Hello everyone! Today I’m going to be reviewing the Plum App and running through my experience now I’m a couple of weeks into using it. I’m helped by the fact I’ve been put in a good frame of mind when writing this as I’ve just consumed one of the real-life variety before writing this and it was really juicy and sweet. Mmmm….
I’ve actually got a confession before we start, and some of you may judge me for it – I’ve never actually used a money management app before. I’m one of those people (ahem, some may say sad) who keeps a close eye on exactly what’s going in and out of their bank account so I’ve simply never felt I’ve needed one.
There’s plenty of them out there now though and I’ve always been rather curious about them, so downloading Plum was a good way to satisfy that curiosity! Let’s see how I get on…
(Please be aware this post is sponsored. Plum hasn’t paid me directly for this post, but did ask me to review the app, and if you sign up through my link below I will receive a small payment. We know our genuine opinion on if you should give your money or time to a service is highly important, and per our editorial policy you’re getting our genuine opinion without adjustments by Plum, except a check to ensure sure financial promotion rules are complied with).
HOW PLUM WORKS
Plum is one of the new wave of FinTech apps which have started up to make use of the Open Banking initiative. This basically allows companies to have read access to your bank accounts to help provide innovative financial services.
In the case of Plum, it uses the principles of behavioural psychology to work on the basis that most people by and large mean to save and have good intentions, but often require a little push to actually get there.
What the Plum app actually purports to do is examine your transactions, and work out from your ingoings and outgoings what’s a reasonable amount to set aside every 4-5 days without putting yourself under financial stress.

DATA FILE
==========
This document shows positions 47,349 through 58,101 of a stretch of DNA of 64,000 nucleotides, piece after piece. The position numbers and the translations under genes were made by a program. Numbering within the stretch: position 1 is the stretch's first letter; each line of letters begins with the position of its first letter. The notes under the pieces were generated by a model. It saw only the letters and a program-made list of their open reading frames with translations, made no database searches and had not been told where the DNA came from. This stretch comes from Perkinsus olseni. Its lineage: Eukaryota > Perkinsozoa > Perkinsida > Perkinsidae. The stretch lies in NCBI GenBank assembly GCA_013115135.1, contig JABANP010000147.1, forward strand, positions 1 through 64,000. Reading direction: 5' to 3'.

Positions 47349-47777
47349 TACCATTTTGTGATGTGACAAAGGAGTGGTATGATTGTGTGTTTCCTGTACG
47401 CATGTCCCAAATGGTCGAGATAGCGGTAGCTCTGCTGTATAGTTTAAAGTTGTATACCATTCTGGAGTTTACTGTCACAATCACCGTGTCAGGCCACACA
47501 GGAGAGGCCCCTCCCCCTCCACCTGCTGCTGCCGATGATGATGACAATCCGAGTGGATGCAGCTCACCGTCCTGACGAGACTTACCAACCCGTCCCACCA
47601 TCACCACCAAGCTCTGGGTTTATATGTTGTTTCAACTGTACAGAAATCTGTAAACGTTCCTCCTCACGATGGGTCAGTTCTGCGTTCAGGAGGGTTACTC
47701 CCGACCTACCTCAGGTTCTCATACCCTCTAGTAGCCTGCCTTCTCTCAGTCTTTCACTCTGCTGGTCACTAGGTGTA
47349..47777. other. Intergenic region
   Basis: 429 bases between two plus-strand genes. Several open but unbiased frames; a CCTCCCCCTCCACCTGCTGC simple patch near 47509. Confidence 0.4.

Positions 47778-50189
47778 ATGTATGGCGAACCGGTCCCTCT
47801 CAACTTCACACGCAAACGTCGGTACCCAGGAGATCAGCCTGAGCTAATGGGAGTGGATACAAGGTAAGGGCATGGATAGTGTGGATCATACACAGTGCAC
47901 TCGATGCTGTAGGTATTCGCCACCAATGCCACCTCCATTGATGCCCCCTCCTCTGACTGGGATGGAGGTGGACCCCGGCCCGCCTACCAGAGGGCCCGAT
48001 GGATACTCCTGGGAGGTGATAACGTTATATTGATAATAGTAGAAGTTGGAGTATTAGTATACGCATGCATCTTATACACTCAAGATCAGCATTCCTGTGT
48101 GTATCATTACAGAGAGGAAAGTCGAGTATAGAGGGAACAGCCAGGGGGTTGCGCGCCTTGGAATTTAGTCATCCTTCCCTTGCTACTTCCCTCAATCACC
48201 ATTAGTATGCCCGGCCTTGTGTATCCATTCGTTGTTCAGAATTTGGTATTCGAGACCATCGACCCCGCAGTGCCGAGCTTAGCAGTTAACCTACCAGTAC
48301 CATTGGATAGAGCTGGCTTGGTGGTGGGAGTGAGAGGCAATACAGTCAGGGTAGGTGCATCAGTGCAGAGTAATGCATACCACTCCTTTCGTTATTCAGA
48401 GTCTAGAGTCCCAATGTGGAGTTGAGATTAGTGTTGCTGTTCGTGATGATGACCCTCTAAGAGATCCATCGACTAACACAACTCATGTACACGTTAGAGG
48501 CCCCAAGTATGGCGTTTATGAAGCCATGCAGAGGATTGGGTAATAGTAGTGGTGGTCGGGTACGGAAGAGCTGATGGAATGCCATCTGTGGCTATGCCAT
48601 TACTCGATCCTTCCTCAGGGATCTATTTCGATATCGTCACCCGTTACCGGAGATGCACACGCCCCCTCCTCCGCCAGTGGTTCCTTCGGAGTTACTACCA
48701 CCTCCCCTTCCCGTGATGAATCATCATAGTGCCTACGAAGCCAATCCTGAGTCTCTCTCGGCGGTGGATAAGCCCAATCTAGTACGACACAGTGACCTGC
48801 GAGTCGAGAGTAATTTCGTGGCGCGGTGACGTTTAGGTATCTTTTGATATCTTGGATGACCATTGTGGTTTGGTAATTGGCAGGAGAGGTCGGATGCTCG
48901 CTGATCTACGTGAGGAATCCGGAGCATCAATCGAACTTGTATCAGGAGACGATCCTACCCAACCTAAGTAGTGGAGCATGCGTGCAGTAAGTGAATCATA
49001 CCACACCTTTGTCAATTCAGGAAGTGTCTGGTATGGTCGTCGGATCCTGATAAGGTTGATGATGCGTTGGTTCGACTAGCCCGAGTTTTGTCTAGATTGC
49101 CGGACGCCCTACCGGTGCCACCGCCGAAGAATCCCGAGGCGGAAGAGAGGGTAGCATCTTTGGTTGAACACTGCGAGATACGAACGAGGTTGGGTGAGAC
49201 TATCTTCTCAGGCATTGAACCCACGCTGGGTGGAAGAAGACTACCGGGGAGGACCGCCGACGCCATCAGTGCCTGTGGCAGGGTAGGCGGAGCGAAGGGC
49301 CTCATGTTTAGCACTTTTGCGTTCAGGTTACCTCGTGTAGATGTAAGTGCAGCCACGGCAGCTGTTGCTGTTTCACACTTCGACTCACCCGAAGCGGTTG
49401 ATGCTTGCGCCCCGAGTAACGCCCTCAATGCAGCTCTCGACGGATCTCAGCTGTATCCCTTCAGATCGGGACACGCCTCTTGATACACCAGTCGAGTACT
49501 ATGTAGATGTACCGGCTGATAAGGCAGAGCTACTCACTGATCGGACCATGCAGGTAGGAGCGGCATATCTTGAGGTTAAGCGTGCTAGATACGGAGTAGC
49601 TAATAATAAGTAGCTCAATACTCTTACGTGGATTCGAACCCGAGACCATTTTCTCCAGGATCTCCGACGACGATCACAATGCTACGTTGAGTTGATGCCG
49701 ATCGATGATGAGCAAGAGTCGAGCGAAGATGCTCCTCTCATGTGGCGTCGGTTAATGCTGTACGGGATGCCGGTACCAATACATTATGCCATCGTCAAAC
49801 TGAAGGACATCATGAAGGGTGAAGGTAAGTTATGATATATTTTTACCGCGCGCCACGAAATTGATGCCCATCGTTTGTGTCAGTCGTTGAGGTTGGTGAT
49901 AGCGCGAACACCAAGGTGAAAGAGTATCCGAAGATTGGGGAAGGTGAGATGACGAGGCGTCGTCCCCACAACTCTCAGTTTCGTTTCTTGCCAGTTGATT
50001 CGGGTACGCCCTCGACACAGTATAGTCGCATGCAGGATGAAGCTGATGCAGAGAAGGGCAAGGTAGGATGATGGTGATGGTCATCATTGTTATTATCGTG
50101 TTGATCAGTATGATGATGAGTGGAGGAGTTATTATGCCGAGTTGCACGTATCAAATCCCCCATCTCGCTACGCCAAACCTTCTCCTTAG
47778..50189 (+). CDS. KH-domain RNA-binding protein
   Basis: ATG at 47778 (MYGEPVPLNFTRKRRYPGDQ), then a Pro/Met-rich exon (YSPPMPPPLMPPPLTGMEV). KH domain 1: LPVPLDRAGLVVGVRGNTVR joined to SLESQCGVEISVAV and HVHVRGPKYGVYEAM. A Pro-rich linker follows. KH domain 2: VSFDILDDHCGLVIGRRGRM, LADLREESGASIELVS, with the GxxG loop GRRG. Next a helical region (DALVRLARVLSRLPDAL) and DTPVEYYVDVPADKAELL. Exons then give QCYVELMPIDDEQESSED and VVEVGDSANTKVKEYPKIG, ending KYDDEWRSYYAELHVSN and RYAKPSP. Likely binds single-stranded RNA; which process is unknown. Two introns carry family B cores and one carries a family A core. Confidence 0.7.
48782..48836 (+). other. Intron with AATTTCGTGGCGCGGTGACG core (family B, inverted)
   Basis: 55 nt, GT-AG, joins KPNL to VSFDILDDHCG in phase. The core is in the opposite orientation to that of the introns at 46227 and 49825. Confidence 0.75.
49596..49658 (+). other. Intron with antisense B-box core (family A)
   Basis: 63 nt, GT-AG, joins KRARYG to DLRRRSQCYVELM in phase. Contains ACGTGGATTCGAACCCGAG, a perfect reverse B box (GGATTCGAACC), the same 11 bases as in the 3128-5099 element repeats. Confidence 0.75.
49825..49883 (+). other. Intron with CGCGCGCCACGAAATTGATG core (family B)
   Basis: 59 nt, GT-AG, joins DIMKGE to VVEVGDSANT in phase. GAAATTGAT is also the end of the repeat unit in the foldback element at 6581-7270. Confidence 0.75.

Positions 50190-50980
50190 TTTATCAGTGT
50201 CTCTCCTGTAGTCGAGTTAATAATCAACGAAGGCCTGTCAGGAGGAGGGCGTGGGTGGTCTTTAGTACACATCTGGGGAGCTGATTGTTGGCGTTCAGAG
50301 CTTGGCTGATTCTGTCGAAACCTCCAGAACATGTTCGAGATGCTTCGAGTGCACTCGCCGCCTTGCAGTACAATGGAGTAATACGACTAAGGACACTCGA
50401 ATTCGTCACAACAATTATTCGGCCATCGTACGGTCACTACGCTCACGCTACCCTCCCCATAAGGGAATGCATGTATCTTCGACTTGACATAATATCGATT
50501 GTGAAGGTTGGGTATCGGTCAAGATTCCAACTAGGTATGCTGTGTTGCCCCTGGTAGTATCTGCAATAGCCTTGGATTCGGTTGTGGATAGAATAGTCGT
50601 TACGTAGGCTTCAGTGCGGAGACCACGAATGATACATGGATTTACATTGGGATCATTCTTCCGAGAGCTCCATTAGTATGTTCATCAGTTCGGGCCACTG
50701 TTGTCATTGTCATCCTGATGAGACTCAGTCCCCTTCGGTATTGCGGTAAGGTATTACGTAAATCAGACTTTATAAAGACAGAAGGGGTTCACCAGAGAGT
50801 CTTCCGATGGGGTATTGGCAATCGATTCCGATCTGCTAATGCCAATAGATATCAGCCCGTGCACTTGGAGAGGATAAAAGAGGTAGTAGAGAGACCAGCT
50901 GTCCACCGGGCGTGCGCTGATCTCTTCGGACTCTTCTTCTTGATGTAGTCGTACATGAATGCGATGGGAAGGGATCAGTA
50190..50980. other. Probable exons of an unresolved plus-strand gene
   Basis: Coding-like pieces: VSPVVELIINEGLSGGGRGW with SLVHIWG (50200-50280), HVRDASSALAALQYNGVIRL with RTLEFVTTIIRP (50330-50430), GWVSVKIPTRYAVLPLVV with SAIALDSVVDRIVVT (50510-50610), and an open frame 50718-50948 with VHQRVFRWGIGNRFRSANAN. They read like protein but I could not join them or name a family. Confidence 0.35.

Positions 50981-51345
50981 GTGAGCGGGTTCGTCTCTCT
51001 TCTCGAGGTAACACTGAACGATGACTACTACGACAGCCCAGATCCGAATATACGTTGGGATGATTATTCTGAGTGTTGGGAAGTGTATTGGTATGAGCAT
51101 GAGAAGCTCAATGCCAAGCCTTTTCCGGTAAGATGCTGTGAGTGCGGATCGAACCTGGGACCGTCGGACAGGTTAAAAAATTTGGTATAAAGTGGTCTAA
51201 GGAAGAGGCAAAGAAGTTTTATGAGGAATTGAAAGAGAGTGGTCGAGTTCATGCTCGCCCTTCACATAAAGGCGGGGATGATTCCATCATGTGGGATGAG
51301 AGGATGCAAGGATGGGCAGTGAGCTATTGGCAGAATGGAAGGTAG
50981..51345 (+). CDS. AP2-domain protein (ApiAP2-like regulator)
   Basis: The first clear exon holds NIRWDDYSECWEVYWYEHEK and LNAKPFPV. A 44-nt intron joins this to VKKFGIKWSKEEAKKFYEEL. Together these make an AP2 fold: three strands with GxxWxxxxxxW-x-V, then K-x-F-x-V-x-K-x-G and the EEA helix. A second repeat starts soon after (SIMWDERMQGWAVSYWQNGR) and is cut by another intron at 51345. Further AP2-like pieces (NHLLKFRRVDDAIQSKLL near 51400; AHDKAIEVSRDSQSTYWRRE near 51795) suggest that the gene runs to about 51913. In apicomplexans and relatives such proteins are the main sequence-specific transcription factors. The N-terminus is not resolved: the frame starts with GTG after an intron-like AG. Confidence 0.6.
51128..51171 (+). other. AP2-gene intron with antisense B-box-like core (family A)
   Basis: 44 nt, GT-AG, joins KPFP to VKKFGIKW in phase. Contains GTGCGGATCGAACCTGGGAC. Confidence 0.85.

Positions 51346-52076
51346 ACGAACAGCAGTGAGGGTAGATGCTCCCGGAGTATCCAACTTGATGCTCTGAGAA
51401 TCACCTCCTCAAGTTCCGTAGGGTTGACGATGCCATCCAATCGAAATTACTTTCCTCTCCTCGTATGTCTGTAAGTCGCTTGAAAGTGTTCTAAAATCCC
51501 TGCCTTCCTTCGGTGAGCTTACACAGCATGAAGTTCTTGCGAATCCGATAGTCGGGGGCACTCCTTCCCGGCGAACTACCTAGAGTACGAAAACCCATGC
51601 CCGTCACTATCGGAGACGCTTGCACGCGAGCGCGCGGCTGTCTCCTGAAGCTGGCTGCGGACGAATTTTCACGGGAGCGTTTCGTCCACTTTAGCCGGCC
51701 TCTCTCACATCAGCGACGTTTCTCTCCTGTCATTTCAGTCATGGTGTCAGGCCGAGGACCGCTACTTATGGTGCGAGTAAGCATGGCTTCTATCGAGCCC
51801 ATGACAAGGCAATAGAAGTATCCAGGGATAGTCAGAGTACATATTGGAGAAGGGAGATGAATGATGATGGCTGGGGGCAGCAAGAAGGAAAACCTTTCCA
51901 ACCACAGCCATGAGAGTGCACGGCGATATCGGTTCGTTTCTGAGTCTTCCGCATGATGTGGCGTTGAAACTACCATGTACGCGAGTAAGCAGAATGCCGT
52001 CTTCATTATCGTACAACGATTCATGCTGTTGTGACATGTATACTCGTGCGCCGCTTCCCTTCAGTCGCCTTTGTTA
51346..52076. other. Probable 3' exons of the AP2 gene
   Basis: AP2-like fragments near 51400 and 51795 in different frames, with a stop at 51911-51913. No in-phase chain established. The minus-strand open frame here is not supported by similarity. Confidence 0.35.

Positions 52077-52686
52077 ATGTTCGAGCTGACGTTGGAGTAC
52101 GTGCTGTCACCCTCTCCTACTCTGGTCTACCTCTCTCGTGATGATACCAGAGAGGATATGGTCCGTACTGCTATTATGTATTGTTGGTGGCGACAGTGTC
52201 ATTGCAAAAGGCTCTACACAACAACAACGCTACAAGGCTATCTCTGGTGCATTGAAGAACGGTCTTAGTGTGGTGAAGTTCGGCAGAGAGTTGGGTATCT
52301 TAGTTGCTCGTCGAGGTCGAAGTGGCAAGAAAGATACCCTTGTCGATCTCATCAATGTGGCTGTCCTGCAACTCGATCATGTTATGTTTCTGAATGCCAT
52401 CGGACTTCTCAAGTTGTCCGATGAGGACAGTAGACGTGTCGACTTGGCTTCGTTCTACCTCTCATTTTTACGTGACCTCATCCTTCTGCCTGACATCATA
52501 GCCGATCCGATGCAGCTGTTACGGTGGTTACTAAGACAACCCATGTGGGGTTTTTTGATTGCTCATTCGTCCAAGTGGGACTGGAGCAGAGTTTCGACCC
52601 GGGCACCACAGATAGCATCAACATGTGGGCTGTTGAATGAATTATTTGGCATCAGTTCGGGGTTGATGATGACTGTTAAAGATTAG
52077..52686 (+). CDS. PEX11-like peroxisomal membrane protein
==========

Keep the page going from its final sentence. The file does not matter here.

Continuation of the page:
It largely works through the principles of a chatbot, where you’ll swap messages with Plum and control it’s “Brain” for various aspects of automated decision making (like if you might like to purposefully stash away a bit extra right after you’ve been paid).
Finally, the app includes functionality to allow you to undertake various other money saving activities relatively easily, such as changing your energy provider.
IS PLUM WORTH IT FOR SETTING MONEY ASIDE?
Yes and no.
In terms of the positive, the best money saved is the money you actually do put aside, which is the problem for most people – they simply never get round to it. The app is absolutely excellent at providing those reminders and actively encouraging you to do so. As such I think this really is a worthwhile tool for those who really struggle to remember to set money aside (for a rainy day).
I like the concept of the idea that Plum is analysing your money and working out exactly what’s a good idea to set aside. Now any amount that came up for me was sensible but I often found myself wondering exactly how it was calculated.
Where we’re touch hesitant to get fully on board because of the interest rate as we’re advocates of getting the absolute maximum of out of your cash. Unless you’re on one of the upgraded options, at time of writing you get no interest back on money set aside within Plum unless you move your money purposefully into an interest Easy Access pocket – which seems an unnecessary hoop to jump through rather than giving you the interest by default.
Plum is rolling out interest-generating ‘pockets’ for those who use the free version of the app as well, however this is expected to pay only 0.35% interest. Whilst this is a better rate to what many banks are offering, you could improve on that if you go for the do-it-yourself option and make a regular transfer to a higher interest saving account (about the best rate you’re getting right now is 1.15%)
The flip side is that you wouldn’t have the advantage of Plum determining what a sensible amount to stash away would be – you’d have to either set a fixed value or adjust it yourself. There are pros and cons to each option, and neither are bad choices. You just need to think about what you want to manage!
IS PLUM PLUS WORTH IT?
You do get a slightly higher rate of interest of 0.6% if you upgrade to Plum Plus (£1 a month) – upgrading to Plus specifically for the interest only becomes worth it when you’re over £5,000 worth of savings (as when the extra interest covers the cost of the upgrade).
IS PLUM PRO WORTH IT?